We see the signs everywhere, “LITTERING IS A CRIME PUNISHABLE BY A MAXIMUM $1,000 FINE OR IMPRISONMENT UP TO ONE YEAR, OR BOTH!” (Litter, 2007). The question in the minds of many of us though is “Why do people litter and especially along our country roads?”
One of the definitions used for litter is “misplaced trash or solid waster” (Litter, 2007). Research in the area of “why do people litter” has been completed by several organizations and government entities. I will examine some of the reasons I found in the research.
One of the factors noted in the research was just simply lack of knowledge of the environmental effects of littering (Why, 2007). It has been shown in studies that just educating those who litter can make a difference in whether or not they continue to litter. We could speculate that possibly many of those in the country will not have as great of access to the information that helps to create an awareness to the problems littering creates.
When litter has already accumulated in an area, research has shown the area to be more susceptible by others to be seen as an easy dumping grounds or an invitation to dump more. One of the reasons they encourage volunteers and regular litter clean-ups is to prevent further litter build-up. Because country roads are less likely in general to be a part of litter clean-ups this can add to the problem.
Lack of social pressure to do the right thing was mentioned as contributing to the problem (Why, 2007). This could also be a contributing factor as to why litter is often seen more in rural areas or areas where the population tends to have a greater financial disadvantage. Litter in these areas may not be seen as great a priority as more basic needs and problems in the rural neighborhoods.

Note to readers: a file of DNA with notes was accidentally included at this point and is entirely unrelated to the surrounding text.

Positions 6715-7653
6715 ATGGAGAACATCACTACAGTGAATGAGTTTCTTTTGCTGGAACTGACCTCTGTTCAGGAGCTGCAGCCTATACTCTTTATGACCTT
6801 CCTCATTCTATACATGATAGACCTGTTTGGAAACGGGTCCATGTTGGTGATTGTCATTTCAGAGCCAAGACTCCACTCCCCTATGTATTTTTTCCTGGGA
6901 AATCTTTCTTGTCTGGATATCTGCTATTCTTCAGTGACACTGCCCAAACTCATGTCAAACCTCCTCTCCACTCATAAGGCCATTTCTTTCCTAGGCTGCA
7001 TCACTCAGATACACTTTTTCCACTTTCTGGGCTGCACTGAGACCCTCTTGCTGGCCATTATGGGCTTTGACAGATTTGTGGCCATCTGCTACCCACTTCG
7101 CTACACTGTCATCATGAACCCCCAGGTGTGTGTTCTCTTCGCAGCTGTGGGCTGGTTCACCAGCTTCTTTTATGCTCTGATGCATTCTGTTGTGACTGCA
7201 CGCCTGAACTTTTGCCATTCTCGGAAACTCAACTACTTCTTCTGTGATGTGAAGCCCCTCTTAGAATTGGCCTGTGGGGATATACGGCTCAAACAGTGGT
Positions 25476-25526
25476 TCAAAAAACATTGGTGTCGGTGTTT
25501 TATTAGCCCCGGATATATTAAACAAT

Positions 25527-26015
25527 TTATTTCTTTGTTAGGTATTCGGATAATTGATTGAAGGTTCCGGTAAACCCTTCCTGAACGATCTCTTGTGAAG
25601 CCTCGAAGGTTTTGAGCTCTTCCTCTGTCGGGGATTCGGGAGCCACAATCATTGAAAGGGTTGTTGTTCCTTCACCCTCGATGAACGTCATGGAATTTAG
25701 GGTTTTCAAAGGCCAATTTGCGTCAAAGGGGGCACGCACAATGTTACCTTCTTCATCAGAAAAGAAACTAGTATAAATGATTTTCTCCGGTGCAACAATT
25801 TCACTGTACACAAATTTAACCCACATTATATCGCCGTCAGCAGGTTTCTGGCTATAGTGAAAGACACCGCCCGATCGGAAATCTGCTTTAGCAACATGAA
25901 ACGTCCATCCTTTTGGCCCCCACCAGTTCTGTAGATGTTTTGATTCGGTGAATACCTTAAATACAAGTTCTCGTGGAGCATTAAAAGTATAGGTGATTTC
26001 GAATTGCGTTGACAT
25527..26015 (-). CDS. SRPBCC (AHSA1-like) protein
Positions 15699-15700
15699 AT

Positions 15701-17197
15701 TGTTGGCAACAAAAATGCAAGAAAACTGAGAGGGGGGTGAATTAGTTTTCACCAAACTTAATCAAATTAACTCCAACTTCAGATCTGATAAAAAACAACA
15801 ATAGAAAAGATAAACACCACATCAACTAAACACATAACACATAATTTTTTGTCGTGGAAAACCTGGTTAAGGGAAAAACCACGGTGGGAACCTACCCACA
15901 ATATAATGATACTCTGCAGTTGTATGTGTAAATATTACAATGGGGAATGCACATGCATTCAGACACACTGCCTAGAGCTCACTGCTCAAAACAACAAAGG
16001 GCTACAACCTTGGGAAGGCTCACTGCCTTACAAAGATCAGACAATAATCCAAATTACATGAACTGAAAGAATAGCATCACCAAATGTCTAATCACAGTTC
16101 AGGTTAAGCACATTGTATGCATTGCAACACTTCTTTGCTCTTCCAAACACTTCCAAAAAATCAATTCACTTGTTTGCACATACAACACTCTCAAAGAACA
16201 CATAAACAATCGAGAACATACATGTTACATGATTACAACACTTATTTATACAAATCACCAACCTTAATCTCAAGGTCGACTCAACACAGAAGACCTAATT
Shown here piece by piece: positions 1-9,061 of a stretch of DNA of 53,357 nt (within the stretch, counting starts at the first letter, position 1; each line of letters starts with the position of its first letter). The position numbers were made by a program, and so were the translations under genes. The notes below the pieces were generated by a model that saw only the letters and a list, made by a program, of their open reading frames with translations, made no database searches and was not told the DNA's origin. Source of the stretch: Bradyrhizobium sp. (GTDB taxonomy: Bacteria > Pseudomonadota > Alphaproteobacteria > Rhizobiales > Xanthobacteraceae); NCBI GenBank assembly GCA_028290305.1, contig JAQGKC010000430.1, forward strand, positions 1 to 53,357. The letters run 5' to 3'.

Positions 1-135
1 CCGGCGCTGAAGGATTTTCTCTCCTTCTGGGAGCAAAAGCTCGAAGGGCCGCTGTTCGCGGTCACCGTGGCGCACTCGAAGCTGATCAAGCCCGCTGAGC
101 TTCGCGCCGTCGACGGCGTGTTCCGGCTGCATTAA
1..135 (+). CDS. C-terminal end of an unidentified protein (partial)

Another factor was mentioned as there being a lack or an absence of consistent enforcement of the laws against littering (Facts, 2004). Although signs may be posted, if there is seen to be lack of enforcement in backing those littering laws, they will have little effect in that area or neighborhood. This can be another reason why there may seem to be more litter along the less visible and often less-traveled country roads. Enforcement officers tend to concentrate where there is greater population.
According to one study, if the people or residents of an area have little pride in their neighborhood or in another person’s neighborhood, they are then more apt to toss out trash in that particular area. It also may be that if my neighbors yard is littered, it is less noticeable when my yard is littered. The country roads and rural areas are generally less noticeable than the city or urban areas.
It is no secret that individuals with higher income who live in the suburbs have more income to spend on lawn upkeep and continuous lawn maintenance. Many areas in the country attract those with less income who would have less to continuously maintain their properties and the roadways that run along their properties.
Lastly, it may be surprising to some, however, not all people see what they toss out as being regarded as litter. Studies show this is often the case for those who toss cigarette butts out the car window. When asked why they toss them along the roadside, they often respond in a way to indicate they do not feel as if cigarette butts, or some items should be included as trash or littering. However, cigarette butts “can take up to five years to break down” (Facts, 2004).
2004. Facts about litter. Department of Environment and Conservation. http://www.
Environment.nsw.gov (accessed April 21, 2007).
2007. Litter laws. Official Website of the city of Rock Hill. http://www.gov.pe.ca/
enveng/litter/index.php3?number=61866&lang=E (accessed April 21, 2007).
2007. Why do people litter? Government of Prince Edward Island.
April 21, 2007).
Wikipedia contributors, ‘Litter’, Wikipedia, The Free Encyclopedia, 24 April 2007,
22:02 UTC, http://en.wikipedia.org/w/index.php?title=Litter&oldid=126719517
[accessed 24 April 2007]